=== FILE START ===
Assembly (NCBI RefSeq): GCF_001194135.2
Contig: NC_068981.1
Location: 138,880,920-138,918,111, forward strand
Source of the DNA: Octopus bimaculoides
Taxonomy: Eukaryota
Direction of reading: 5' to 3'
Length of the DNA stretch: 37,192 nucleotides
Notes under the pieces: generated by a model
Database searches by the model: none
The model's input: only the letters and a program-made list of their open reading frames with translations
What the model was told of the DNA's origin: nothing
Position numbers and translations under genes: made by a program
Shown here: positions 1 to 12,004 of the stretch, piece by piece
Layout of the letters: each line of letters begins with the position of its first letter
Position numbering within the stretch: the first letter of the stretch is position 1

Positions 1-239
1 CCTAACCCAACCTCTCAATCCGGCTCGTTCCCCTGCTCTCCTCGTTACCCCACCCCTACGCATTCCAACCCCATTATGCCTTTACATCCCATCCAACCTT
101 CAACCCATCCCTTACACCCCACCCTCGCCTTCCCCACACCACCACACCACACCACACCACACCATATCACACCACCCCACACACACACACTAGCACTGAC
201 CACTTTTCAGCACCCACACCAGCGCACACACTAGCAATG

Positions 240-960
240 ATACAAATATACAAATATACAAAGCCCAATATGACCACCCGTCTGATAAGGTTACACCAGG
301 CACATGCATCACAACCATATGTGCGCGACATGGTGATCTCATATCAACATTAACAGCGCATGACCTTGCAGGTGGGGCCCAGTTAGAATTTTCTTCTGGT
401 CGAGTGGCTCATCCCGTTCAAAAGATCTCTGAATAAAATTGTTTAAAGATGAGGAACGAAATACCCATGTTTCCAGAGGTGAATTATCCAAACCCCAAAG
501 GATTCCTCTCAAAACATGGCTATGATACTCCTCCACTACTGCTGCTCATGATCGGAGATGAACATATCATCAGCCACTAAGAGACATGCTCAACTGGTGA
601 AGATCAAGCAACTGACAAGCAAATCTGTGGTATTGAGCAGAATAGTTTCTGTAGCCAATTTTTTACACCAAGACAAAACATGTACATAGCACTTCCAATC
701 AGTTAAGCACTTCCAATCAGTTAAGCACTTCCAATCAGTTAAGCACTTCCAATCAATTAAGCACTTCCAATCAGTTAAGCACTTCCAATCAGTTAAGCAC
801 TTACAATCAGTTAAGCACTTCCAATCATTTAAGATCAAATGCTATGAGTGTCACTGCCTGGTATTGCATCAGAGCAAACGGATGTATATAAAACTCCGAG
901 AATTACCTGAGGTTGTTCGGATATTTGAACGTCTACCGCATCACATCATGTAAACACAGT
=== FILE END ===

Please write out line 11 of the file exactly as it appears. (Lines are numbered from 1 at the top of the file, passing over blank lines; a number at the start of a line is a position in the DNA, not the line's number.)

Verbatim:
What the model was told of the DNA's origin: nothing